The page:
Excerpt from Kiffe Kiffe Tomorrow by Faïza Guène, plus links to reviews, author biography & more

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Kiffe Kiffe Tomorrow

by Faïza Guène

Kiffe Kiffe Tomorrow by Faïza Guène X
Kiffe Kiffe Tomorrow by Faïza Guène
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    Jul 2006, 192 pages

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Not long ago Mom had to start working. She cleans rooms at the Formula 1 Motel in Bagnolet while she’s waiting to find something else, soon I hope. Sometimes, when she gets home late, she cries. She says it’s from feeling so tired. She has an even harder time during Ramadan, because when it’s time to break the fast, around 5.30 pm, she’s still at work. So if she wants to eat, she has to hide some dates in her smock. She even sewed an inside pocket to avoid attention, because if her boss saw her he’d be totally pissed.

Everyone calls her "Fatma" at the hotel. They never stop shouting at her, and they keep a close eye on her to make sure she doesn’t steal anything from the rooms.

Of course, Mom’s name isn’t Fatma, it’s Yasmina. It must really give M. Smith a charge to call all the Arabs "Fatma," all the blacks "Mamadou" and all the Chinese "Ping-Pong." Total freaking jerks all over.

M. Winner is Mom’s supervisor. He’s from the Alsace region. Sometimes, I wish he’d fall down to the bottom of a deep basement and gets eaten alive by rats. When I say that, mom gives me a hard time. She says you shouldn’t wish death on anybody, not even your worst enemy. One day, he insulted her and she bawled her eyes out when she got home. Last time I saw someone crying that much was when Myriam peed her pants on the school skiing trip. That bastard Winner thought Mom was disrespecting him because, with her accent, she pronounces his name “Weener.”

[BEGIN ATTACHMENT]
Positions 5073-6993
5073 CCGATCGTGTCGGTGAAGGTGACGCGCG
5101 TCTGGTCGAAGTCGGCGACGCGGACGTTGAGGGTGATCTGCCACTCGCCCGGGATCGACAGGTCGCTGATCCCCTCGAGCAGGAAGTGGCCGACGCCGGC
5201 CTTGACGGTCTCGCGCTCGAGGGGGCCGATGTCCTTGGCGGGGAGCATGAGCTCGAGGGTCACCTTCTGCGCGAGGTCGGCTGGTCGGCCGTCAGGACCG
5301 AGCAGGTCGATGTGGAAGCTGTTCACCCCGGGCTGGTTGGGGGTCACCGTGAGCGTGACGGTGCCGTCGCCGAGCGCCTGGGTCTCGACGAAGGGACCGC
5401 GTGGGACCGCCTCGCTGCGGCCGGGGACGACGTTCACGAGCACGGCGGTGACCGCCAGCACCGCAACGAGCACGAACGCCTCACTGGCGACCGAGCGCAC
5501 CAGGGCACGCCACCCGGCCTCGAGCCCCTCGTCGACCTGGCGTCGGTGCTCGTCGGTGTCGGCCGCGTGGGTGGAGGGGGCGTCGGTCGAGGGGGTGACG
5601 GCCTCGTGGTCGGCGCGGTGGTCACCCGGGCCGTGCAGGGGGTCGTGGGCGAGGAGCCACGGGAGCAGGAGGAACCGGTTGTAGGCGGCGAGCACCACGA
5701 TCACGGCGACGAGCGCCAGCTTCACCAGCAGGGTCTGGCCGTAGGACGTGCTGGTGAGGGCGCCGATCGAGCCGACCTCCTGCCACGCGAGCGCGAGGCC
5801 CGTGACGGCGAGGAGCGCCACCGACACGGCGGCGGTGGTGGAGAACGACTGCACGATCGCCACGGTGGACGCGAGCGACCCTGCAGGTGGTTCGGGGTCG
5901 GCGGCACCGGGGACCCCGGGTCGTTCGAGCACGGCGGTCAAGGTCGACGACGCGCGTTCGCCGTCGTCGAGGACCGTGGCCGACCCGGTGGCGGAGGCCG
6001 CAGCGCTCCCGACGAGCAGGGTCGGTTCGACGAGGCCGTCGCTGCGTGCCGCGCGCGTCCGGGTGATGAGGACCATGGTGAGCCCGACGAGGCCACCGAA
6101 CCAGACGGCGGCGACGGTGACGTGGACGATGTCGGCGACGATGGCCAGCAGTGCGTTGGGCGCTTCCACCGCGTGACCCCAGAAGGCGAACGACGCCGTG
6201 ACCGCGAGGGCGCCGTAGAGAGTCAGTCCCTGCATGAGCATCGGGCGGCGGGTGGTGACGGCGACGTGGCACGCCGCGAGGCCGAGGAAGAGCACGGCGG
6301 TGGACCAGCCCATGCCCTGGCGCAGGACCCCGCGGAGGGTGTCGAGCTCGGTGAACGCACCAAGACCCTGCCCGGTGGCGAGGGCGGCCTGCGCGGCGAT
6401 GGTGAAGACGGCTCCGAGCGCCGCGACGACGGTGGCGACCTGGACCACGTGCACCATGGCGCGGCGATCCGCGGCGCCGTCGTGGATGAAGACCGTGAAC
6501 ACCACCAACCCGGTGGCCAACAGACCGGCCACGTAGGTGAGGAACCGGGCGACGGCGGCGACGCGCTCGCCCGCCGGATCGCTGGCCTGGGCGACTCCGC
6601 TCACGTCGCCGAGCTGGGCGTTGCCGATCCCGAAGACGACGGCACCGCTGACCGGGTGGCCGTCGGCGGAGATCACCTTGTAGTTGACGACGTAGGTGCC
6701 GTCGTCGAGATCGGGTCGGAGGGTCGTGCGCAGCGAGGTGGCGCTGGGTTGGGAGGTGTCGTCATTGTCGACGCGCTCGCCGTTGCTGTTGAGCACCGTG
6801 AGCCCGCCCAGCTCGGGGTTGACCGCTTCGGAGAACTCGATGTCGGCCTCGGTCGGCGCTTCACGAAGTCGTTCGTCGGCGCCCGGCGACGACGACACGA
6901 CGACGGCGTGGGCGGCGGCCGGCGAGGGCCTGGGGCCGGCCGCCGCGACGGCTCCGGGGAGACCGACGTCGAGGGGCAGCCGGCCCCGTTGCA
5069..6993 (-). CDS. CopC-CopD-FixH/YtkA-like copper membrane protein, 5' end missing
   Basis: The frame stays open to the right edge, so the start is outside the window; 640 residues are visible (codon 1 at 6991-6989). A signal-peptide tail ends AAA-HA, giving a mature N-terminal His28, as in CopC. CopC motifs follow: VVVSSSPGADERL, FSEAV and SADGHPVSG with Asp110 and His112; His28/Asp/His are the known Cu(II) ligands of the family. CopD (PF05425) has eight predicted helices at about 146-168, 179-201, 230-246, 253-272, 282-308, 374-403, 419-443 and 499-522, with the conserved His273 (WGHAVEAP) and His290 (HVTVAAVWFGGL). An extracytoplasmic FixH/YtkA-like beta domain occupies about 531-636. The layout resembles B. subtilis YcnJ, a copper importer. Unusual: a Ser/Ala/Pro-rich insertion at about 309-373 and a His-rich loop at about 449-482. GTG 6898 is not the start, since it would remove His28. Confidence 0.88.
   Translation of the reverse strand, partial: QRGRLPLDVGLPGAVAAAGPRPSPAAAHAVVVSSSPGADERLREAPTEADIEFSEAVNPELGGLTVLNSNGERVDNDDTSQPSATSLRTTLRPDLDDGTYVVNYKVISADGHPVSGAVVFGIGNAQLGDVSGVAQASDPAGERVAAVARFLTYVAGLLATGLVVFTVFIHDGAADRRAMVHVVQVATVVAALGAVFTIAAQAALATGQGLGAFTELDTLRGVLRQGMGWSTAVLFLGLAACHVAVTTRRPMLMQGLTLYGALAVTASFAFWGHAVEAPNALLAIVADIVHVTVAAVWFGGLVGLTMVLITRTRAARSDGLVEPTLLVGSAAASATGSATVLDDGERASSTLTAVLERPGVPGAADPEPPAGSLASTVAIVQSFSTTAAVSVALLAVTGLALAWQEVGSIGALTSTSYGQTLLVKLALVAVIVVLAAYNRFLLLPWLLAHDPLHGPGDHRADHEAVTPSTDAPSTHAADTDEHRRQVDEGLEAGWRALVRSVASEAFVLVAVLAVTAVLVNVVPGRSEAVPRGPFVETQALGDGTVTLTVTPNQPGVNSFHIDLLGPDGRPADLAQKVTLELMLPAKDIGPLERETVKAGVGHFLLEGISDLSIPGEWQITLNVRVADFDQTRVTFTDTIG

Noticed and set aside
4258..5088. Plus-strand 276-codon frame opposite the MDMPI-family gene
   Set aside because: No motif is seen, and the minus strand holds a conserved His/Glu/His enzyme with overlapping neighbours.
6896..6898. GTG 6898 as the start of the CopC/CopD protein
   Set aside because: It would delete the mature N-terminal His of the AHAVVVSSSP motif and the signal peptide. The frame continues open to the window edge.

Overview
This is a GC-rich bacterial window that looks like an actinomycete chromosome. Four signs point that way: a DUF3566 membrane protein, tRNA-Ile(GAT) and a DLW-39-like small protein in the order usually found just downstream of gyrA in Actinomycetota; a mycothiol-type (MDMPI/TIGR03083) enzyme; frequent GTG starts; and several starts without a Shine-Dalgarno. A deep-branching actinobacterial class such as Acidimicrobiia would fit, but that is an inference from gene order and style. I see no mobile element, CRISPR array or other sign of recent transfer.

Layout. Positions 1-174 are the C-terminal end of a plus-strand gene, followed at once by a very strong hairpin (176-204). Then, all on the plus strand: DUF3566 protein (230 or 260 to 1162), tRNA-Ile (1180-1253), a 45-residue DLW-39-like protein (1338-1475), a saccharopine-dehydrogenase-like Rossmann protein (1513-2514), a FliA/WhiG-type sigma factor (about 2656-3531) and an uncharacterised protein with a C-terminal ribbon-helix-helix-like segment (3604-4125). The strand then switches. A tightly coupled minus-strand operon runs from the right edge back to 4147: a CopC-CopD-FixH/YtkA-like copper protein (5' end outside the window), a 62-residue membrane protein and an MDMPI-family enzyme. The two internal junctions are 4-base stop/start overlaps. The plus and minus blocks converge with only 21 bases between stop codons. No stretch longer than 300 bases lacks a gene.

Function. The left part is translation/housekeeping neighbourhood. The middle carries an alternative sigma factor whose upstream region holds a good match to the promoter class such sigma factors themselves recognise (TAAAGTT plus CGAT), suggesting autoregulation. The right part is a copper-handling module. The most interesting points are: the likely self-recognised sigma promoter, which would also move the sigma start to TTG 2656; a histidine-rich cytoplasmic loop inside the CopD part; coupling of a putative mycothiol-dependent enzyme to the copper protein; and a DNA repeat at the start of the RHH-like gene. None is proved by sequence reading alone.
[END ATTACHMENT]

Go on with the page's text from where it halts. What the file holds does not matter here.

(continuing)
Since the old man took off we’ve had a whole parade of social workers coming to the apartment. Can’t remember the new one’s name, but it’s something like Dubois or Dupont or Dupré, a name that tells you she’s from somewhere, from a real family line or something. I think she’s stupid, and she smiles all the time no good reason. Like even when it’s totally not the right time. You’d think she gets off on being happy for other people, but more like she has to be happy because they aren’t. Once, she asked if I wanted us to be friends. Like a little brat I told her I didn’t see how that could happen. But I guess I messed up, because I felt the look my mother gave me cut me in half.. She was probably scared social services would cut off our benefits, if I didn’t make nice with their stupid social worker.

Before Mme Du-Thingamajig, there was a man… Yeah, she took over from this guy who looked like Laurent Cabrol, who used to host ‘Heroes’ Night’ on Channel 1 on Fridays. Shame it doesn’t air anymore. These days, Laurent Cabrol’s in the bottom right hand corner of TV Guide, page 30, wearing a yellow and black striped rugby shirt, advertising central heating. Anyway, the last social worker was his spitting image. Total opposite to Mme Du-Whatsit. He never cracked a joke, never smiled and he dressed like Professor Calculus in The Adventures of Tintin. Once, he told my mom he’d been doing this job for ten years, and it was the first time he’d seen people like us with a one-child family. He was thinking ‘Arabs’, but he didn’t say so. Coming over to our place was like an exotic experience for him. He kept giving weird looks to all the knick-knacks we’ve got all over, the ones my mom brought over from Morocco after she got married. Seeing as we wear babouches - as in Moroccan slippers – at home, he took off his shoes when he walked in, trying to do the right thing. Except he had alien feet. His second toe was at least ten times longer than his big toe. It looked like he was giving the V-for-victory-sign in his socks. And then there was the stench. The whole time he played the sweet caring government worker, but it was all a front. He didn’t give a shit about us. And then he quit. I heard he moved to the countryside. Retrained as a cheese-maker, for all I know. He drives around the little villages of dear old la belle France in his sky blue van on Sunday mornings after mass, selling rye bread and old-fashioned Roquefort cheese and saucisson sec.

Excerpted from Kiffe Kiffe Tomorrow, by Faïza Guène. (c) 2006. Reproduced wither permission of the Publisher, Harcourt Books. All rights reserved.

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